In truth, Rush had little to worry about; Obama was already on a different political path. Like every other Democratic legislator who entered the inner sanctum, Obama began working on his “ideal map.” Corrigan remembers two things about the district that he and Obama drew. First, it retained Obama’s Hyde Park base—he had managed to beat Rush in Hyde Park—then swooped upward along the lakefront and toward downtown. By the end of the final redistricting process, his new district bore little resemblance to his old one. Rather than jutting far to the west, like a long thin dagger, into a swath of poor black neighborhoods of bungalow homes, Obama’s map now shot north, encompassing about half of the Loop, whose southern portion was beginning to be transformed by developers like Tony Rezko, and stretched far up Michigan Avenue and into the Gold Coast, covering much of the city’s economic heart, its main retail thoroughfares, and its finest museums, parks, skyscrapers, and lakefront apartment buildings. African-Americans still were a majority, and the map contained some of the poorest sections of Chicago, but Obama’s new district was wealthier, whiter, more Jewish, less blue-collar, and better educated. It also included one of the highest concentrations of Republicans in Chicago.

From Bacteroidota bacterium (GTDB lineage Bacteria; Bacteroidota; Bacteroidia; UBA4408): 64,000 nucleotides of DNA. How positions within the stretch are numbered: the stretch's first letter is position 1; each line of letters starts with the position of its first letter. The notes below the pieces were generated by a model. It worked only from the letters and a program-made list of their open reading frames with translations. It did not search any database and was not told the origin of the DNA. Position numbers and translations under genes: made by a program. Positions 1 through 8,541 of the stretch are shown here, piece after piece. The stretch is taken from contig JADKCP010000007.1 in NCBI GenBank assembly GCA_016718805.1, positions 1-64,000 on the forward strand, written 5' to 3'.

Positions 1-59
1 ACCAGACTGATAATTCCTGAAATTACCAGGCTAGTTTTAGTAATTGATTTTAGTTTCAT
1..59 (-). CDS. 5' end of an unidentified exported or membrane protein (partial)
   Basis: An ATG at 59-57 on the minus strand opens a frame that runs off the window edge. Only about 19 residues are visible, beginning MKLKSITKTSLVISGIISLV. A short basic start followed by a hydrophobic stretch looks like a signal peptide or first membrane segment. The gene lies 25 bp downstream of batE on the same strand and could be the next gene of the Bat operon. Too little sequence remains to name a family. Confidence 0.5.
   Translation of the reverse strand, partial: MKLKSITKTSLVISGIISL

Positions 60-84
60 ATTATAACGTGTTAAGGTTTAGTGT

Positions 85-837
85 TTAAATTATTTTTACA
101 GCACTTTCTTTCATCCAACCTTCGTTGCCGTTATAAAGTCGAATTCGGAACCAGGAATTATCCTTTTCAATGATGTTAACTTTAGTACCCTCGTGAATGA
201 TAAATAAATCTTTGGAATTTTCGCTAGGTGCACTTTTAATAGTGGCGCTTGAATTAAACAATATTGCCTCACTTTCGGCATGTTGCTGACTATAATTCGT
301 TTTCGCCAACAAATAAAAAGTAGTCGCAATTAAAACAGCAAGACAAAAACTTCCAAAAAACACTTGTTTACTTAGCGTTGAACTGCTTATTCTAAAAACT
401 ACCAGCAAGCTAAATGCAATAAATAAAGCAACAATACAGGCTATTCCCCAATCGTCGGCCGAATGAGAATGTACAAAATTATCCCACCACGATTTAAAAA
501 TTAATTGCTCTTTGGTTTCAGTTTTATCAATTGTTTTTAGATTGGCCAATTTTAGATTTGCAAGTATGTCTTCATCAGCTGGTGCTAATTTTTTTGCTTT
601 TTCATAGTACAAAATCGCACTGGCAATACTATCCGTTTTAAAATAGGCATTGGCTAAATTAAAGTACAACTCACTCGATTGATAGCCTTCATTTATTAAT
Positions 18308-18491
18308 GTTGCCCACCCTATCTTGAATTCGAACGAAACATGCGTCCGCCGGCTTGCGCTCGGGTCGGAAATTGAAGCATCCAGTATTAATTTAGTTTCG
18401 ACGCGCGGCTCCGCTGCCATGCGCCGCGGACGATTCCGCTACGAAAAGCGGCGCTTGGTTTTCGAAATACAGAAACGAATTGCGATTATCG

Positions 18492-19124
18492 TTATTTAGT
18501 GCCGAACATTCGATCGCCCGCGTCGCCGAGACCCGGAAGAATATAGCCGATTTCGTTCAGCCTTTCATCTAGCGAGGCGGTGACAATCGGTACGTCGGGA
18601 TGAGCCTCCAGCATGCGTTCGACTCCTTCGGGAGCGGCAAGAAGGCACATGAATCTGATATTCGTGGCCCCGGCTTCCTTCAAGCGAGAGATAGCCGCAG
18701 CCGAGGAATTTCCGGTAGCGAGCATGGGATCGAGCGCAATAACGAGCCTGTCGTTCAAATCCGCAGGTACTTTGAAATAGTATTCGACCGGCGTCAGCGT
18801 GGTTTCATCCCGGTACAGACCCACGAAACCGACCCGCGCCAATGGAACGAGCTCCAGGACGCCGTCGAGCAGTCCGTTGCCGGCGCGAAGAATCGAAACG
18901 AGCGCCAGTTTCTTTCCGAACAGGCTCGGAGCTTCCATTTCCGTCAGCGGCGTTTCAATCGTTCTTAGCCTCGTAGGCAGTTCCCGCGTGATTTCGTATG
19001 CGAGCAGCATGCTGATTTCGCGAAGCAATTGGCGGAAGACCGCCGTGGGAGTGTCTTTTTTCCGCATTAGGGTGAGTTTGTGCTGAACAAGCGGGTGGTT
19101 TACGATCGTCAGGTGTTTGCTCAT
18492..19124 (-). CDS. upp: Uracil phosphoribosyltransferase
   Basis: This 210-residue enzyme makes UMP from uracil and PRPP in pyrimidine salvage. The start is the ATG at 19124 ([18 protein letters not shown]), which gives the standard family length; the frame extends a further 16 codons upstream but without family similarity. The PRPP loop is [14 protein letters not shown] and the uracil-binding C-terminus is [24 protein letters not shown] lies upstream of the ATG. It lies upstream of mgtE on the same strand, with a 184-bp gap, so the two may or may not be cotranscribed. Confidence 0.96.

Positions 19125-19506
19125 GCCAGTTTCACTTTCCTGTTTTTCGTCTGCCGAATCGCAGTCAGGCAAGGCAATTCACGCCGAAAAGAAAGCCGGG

“It was a radical change,” Corrigan said. The new district was a natural fit for the candidate that Obama was in the process of becoming. “He saw that when we were doing fund-raisers in the Rush campaign his appeal to, quite frankly, young white professionals was dramatic.”
Obama’s personal political concerns were not the only factor driving the process. During the previous round of remapping, in 1991, Republicans had created Chicago districts where African-Americans were the overwhelming majority, packing the greatest number of loyal Democrats into the fewest districts. A decade later, Democrats tried to spread the African-American vote among more districts. The idea was to create enough Democratic-leaning districts so that the Party could take control of the state legislature. That goal was fine with Obama; his new district offered promising, untapped constituencies for him as he considered his next political move. “The exposure he would get to some of the folks that were on boards of the museums and C.E.O.s of some of the companies that he would represent would certainly help him in the long run,” Corrigan said.”